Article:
Distance: 114 kilometres (71 miles)
Time: Around 6-7 hours depending on your pace
Difficulty: Difficult – long with five climbs
Elevation: 1637 meters
Note: This is an account of a ride I did in the summer of 2010. Everything is still pretty much the same if you were to ride this route today.
What a difference a day makes! Today I set out to do the ride I had intended to do yesterday. The very cold weather, the rain, the wind, all contributed to my decision to cut that ride short. Today things couldn’t have been more different. The skies were blue, the sun was out, the weather was warm and wonderful. Altogether it was a picture perfect day and what turned out to be easily one of the ten best rides I’ve ever done.
[more info after the photo gallery]
Col de Vence
I left Vence around 8:00AM and headed up the Col de Vence on the M2, now for the second time in two days. It’s a very nice climb, not too long (about 10 kilometers) and not too steep (about 6-7% grade overall), enough to make you work, but not enough to wear you down too quickly. One very nice thing about this Col (which is French for mountain pass) is that is is very well marked. At each kilometer there is a sign with information about how far you have left to the summit, the average grade of the next kilometer and more. In truth, just about all the major climbs in France are marked in this way for cyclists. When I reached the peak yesterday the rain was coming down, the temperatures were in the mid 40s and behind me was thunder and lightning. Today it was clear, warm and absolutely gorgeous. I descended the other side quickly where the road turns into the D2, turned right on the D8, zipped right past Coursegoules and headed on to Bouyon. Now, yesterday I had continued on from Bouyon to le Broc, heading back towards Vence. Today, I headed north from Bouyon on the D1 to the village of les Ferres. It was a nice gentle climb along a wonderful mountain road running along the side of the mountain. I passed a few other cyclists along the way.
Les Ferres, Conségudes & Sigale
Stopping in les Ferres for some nourishment I put in a call to Carole. It’s absolutely amazing to me how well my French cell phone works over here. I’ve been able to place calls to the US from just about any place I’ve been, no matter how remote. As we were talking I saw a group of about ten riders coming up the road the way I had just come. I quickly hung up, jumped on my bike and headed after them. They didn’t seem to be moving too quickly, so I was pretty sure I could catch them before too long. Turned out to be a cycling club from Nimes who were here on holiday. They weren’t moving too fast, so I moved on ahead of them.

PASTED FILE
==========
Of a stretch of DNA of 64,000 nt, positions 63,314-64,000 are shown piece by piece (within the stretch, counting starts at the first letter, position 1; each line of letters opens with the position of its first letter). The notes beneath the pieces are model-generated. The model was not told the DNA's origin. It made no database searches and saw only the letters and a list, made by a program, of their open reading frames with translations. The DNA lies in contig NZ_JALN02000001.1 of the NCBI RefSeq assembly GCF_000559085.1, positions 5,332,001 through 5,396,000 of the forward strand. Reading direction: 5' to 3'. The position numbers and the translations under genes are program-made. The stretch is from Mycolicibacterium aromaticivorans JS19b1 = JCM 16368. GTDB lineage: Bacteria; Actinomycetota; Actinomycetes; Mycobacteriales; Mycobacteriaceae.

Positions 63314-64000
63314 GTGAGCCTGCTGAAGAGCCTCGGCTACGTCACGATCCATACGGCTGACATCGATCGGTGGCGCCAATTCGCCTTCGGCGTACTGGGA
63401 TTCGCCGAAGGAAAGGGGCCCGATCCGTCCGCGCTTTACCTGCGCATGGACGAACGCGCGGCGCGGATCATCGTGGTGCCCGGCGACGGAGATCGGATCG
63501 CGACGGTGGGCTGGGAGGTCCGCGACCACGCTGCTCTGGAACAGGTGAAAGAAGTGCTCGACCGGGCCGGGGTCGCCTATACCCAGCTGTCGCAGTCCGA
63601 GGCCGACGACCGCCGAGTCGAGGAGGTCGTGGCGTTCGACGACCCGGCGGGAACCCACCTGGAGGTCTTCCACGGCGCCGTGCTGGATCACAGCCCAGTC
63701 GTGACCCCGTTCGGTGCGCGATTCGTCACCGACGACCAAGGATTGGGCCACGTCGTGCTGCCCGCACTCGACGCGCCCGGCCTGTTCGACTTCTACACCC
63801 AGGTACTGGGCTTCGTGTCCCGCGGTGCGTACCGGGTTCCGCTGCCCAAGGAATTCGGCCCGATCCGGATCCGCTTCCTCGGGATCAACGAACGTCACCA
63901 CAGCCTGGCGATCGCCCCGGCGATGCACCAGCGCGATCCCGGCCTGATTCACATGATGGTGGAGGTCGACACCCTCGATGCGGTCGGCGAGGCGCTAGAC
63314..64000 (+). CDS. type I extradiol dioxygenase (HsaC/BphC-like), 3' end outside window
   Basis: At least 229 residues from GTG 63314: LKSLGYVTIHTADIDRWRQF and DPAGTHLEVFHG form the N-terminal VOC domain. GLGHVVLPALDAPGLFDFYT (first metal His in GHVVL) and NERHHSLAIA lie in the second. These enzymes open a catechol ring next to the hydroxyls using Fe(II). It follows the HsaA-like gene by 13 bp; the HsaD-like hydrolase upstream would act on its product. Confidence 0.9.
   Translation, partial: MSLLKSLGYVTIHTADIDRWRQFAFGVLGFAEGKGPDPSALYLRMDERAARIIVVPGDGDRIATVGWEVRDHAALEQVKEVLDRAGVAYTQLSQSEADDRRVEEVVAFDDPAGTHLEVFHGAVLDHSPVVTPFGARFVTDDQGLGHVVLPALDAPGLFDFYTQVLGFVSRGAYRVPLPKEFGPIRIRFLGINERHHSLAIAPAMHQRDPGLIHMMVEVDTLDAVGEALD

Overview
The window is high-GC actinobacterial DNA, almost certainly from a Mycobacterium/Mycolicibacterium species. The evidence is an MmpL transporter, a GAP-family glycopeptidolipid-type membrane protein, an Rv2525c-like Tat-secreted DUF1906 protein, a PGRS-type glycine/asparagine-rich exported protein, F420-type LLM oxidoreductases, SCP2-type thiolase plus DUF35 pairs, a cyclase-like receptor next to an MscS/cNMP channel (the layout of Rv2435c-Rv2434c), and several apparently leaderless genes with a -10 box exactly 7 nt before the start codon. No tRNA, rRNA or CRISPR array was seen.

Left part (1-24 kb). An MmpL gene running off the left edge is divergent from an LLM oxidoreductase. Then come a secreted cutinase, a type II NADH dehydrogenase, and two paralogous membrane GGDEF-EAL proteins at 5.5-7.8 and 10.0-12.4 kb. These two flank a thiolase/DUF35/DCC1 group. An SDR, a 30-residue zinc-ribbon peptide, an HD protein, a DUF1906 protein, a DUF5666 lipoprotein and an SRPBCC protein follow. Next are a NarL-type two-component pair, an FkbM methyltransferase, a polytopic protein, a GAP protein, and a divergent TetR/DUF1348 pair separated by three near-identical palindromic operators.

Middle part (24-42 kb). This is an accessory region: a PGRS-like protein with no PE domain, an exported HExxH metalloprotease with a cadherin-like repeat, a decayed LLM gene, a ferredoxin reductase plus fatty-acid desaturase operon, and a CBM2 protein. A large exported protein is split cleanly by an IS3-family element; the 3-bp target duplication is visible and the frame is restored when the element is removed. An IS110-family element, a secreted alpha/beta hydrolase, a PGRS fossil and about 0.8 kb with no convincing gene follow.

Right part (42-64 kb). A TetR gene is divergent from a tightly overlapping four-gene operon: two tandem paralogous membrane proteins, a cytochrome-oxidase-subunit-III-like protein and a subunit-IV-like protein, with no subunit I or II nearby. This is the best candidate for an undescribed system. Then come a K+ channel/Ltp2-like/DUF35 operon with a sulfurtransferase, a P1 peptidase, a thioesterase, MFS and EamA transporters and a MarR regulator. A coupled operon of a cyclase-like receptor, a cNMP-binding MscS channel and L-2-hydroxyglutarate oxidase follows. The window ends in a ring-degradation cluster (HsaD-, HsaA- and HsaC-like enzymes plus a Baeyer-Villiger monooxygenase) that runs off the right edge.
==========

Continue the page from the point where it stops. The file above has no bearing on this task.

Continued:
I stopped briefly in the next village, Conségudes for water and then headed off towards Roquesteron, still on the D1. It was mostly down hill from Conségudes to Roquesteron and the road passed through some beautiful, heavily forested woods. A really nice descent.
Roquesteron sits right at the bottom of this valley, just to the side of the l’Estéron river. At this point you can turn east on the D17 and head towards Gilette and Vence, but I decided to make one more little climb up to Sigale, about 5 kilometers, so I turned left (west) on the D17. A great little village with a huge, majestic clock tower. I stopped here for some Orangina and then headed back down. Zipped through Roquesteron and set off on the road to Gilette, still on the D17. Pretty much up and down the side of the valley, climbing some then descending some. A nice ride indeed, very scenic and very charming.
When Gilette came into view I was quite impressed. A very, very cool little village situated at a break in the cliffs. I pulled into town, found a patisserie and bought some Organia and a piece of flan. The flan in France is quite good, I end up eating a lot of it (and it’s very different from the flan served in most Mexican restaurants in the US). From Gilette it was all downhill on the M17 (Route de Gilette), a steep winding route, to the Le Var river, a big river that runs from way up in the Alpes down to the sea. Here I turned right (south) on the M901 and I followed the river for a short spell and then turned right on the M2209 towards Carros Village. About halfway up this climb you have the option to turn right and take the M101 into Le Broc, but I opted to continue on the M2209 straight into Carros. A great climb, a passing glance at Carros and then still on the M2209 down the road to Gattières. From there it’s a short ride on the M2210 (Route de Vence) into Saint-Jeannet and back into Vence.
All in all, an absolutely wonderful day. The weather was perfect, the route was beautiful and I visited three more new stops on my list of mountain villages (Les Ferres, Sigale, Gilette).
Important Notes: This is a long ride with several climbs including the Col de Vence, a category 1 climb. If there is any sign of rain I would suggest leaving the ride for another day as you don’t want to be caught in the rain here. As always you’ll want to make sure you have a good bike and plenty of water. The best time to make this ride in the summer is early in the morning when it’s the coolest, the best time in the winter is early in the afternoon when things have warmed up a bit. You’ll want a helmet and sunscreen no matter what time of the year you go. You’ll pass through several villages, all of which have fountains, so stocking up on water should not be a problem. Several also small grocery stores and restaurants, but they may or may not be open depending of the day and time you ride. If you are riding alone make sure someone knows where you are going and what time you should be back. I always wear an identification bracelet that I got from Road ID.